Ginger Brulee Tarts

Hi my name is Edd and im an addict. I have very rarely spoken about my problem here but I think its time to share. I have an addiction to…cookbooks. I finally thought i’d managed to kick the habit but along comes another book that peaks my interest and somehow just ends up in my collection. Thankfully the only people my habit hurts are my bank manager and me. I had decided not to buy anymore books for a while, lord knows I have enough recipes keep me going for plenty of time, but when I saw the new book “Bourke Street Bakery” it just jumped out at me. Its a wonderful book two thirds of which is dedicated to breads and pastries and the other third is centered around the sweeter side of things. There is a very generous section on sourdoughs from the basics to delicious sounding anise and fruit sourdough and even an apple and oat sourdough. The other bread sections cover yeasted and olive oil breads. The pastry section runs the gamut from the traditional croissants and danishes through to interesting sausage rolls and pies such as lamb, harissa, and almond sausage rolls, which are definitely being added to my cook list. There is also a great selection of cakes and desserts but for the purposes of todays post I chose something from the tarts section. There are 12 different individual sweet tart recipes but I chose the Ginger Brulee Tarts with cardamom and cinnamon.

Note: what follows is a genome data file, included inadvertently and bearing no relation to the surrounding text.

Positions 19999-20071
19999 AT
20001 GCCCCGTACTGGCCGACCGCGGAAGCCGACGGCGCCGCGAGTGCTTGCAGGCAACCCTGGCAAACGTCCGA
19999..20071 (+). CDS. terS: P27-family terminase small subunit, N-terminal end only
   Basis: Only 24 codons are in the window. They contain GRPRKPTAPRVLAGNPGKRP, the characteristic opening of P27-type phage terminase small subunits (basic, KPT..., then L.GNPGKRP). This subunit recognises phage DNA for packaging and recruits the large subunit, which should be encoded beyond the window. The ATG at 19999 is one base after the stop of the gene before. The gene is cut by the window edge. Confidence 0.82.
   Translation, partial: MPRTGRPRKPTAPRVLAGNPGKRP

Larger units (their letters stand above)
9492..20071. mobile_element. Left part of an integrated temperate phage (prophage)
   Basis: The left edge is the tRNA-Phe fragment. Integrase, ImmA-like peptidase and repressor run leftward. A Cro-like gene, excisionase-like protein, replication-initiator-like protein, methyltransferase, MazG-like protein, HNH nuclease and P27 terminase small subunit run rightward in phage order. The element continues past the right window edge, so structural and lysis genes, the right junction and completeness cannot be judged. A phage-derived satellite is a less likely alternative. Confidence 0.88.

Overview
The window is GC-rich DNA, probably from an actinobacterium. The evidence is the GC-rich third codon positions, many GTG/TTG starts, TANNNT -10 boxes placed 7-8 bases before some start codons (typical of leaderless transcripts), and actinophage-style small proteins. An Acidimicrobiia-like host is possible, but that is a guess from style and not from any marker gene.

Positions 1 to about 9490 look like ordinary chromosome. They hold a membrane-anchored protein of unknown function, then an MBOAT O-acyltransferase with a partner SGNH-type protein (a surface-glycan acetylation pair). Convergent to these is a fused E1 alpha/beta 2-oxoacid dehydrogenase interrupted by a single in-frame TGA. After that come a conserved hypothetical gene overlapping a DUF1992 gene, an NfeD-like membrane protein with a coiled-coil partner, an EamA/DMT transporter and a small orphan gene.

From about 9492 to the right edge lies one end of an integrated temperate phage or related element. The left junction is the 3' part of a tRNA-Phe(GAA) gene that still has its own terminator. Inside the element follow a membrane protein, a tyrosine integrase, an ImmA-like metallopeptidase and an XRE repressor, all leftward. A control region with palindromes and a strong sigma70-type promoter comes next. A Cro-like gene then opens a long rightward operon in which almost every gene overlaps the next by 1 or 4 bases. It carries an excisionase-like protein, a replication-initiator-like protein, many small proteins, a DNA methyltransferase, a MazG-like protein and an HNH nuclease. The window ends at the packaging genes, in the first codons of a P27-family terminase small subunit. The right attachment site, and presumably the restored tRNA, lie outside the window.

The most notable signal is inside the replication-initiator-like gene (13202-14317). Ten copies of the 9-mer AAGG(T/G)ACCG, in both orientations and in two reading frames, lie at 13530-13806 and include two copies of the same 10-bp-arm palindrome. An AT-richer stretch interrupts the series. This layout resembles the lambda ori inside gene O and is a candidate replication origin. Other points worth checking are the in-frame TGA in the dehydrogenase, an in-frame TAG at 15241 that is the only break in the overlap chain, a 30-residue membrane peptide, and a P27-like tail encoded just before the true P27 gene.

Sweet Shortcrust Pastry (Pate Brisee)

makes enough for 20 individual tarts

400g unsalted butter, chilled, cut into cubes

20ml vinegar, chilled

100g caster sugar, chilled

170ml water, chilled

665g plain flour, chilled

5g salt

1. Remove the butter from the fridge about 20 minutes before you start to make the pastry, you want the butter cold but just getting soft.

2. Put the vinegar and sugar in a bowl and mix with the water, set aside for 10 minutes after which give another stir.

3. Mix together the flour and salt in a large bowl and toss through the butter. Using your fingertips rub the butter into the flour to partly combine (if using a food processor add the flour and salt and pulse in the butter with 1-second bursts a total of three or four times).